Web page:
Where do I begin? Let's see, the beginning is usually the best place. It's only been two days in Kolkatta and I already feel like I've been gone for a week. But wait, that's not quite the beginning. In the beginning was a jet plane...hah. Ok seriously. We flew out of Seatac at 1:40pm January 6th. Ten long hours, minimal reading, two movies, two meals, and very little sleep later we arrived in Frankfurt, Germany around 8:50am January 7th. Another pass through security, a bit of walking around, and a short wait later and we were on our second plane headed to Kolkatta, India. By this time I've had far too much food, or so it felt like. I knew I needed to eat, but didn't think I could. I've decided that my body does not like long flights. And what airline doesn't have Ginger Ale as an option for a drink?! Apparently, Lufthansa doesn't. I had to buy some at the Frankfurt airport...$3.70! Oi. But, learning experiences, all of it. Including my lot of a middle seat on both flights...not very conducive for sleep, which doesn't help someone with a cold. Oh, my bad...I had not wanted to complain, so I am done now. Anyway, one and a half movies, at least 2 hours sleep, lunch and a snack later we arrived in Kolkata, India, about 12:50am January 8th.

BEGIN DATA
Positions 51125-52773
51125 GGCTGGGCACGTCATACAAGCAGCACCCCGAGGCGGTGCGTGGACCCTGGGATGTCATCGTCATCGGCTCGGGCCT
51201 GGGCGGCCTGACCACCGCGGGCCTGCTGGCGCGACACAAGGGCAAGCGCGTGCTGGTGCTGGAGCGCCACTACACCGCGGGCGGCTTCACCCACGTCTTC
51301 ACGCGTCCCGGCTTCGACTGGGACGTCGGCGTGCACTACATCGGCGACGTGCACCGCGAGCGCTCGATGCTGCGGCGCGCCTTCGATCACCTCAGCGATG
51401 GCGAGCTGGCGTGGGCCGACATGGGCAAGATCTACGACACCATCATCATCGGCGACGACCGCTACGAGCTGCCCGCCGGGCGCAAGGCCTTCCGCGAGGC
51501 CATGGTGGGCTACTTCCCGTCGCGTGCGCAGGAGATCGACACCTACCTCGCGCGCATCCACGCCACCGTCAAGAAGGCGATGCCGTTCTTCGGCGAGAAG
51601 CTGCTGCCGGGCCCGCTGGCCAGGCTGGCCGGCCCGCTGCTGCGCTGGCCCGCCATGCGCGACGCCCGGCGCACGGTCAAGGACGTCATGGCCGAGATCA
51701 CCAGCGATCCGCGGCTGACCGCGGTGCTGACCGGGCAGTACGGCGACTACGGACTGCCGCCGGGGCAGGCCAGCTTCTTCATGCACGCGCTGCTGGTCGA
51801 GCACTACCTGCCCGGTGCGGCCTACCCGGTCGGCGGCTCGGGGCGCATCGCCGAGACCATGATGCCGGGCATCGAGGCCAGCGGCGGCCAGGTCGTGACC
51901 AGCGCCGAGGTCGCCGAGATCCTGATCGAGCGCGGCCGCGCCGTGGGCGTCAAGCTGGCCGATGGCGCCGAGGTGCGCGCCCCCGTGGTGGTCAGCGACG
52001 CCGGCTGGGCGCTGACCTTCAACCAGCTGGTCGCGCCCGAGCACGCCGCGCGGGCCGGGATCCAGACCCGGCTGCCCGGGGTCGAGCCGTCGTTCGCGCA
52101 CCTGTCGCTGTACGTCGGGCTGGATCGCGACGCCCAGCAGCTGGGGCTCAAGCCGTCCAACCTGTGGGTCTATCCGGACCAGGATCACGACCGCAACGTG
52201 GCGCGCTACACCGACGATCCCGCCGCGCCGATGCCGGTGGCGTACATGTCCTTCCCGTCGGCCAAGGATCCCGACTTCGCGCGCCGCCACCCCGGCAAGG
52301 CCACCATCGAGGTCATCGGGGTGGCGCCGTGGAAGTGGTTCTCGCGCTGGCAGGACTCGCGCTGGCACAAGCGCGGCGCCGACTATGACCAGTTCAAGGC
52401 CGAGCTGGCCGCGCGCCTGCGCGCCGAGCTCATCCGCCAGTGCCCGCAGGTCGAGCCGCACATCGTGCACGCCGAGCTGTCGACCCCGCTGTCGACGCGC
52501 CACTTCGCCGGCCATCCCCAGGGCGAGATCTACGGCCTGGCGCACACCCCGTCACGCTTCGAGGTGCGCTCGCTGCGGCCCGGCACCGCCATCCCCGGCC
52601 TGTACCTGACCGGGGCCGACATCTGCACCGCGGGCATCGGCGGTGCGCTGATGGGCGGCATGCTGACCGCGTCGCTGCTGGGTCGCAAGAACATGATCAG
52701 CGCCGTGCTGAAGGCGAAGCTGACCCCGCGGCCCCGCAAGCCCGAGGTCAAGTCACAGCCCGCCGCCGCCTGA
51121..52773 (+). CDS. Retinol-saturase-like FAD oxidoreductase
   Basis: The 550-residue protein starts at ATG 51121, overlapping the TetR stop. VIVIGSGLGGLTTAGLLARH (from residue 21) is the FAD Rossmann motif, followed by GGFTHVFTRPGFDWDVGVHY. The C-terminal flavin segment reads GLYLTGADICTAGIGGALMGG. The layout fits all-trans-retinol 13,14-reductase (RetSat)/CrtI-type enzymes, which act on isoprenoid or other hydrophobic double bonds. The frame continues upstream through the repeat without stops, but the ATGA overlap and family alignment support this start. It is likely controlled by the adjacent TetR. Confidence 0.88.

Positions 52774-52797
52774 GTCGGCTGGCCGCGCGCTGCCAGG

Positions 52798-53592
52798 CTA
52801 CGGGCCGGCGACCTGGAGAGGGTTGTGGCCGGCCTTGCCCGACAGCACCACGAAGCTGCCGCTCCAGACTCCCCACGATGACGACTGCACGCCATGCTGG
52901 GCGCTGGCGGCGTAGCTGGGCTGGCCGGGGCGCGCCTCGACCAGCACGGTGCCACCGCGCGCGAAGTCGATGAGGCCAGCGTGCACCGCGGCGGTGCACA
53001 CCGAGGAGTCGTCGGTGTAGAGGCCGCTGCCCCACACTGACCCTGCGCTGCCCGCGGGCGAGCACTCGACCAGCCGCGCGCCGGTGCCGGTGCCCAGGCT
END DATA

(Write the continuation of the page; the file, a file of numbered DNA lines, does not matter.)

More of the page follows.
We were picked up by one of the volunteer coordinators of Calcutta Mercy Ministries, and away we went.
The drive was maybe 45 minutes, and traffic was very light given the time of night. We received a mini-briefing about meal times and a few housekeeping type items. Of course, one of the first things we did was get our computers connected to the internet.
We made it to bed about 2:30am. Despite exhaustion, and Nyquil, it was somewhat of a fitful night's sleep. It always takes me time to get used to a new bed in a new place.
Of course, the barking dogs didn't help make for an easy sleep either. At about 5am came the prayer call. If you've never experienced the Islamic call to prayer, I have to tell you it's definitely an experience. It's beautiful, to be sure, but definitely loud, and it did not help me sleep.
As it begins to get light outside, the sounds of the city begin to grow. People are up, working, walking, living. It's very hard to describe the street just outside where we're staying. The way we talk about people living on the streets in the U.S. does not begin to cover how people live here. They quite literally live on the street. Shelters are built out of whatever these poorest of poor can find. It's not just a sidewalk, but it's someone's house or shop, maybe both. There is hardly any space between buildings where there isn't someone living. The poverty is beyond what we know, or could even imagine. They are not all this poor, that's to be sure, but there are more who are poor than not. In fact, at church this morning I learned that 74% of the population lives on 50 cents per day. That's not American cents, that's Rupees. Equated to the U.S. dollar, that's about 2 pennies a day!
There is much more to write about from our first day, but I think I ought to attempt my hand at some school work. More to come soon, so stay tuned!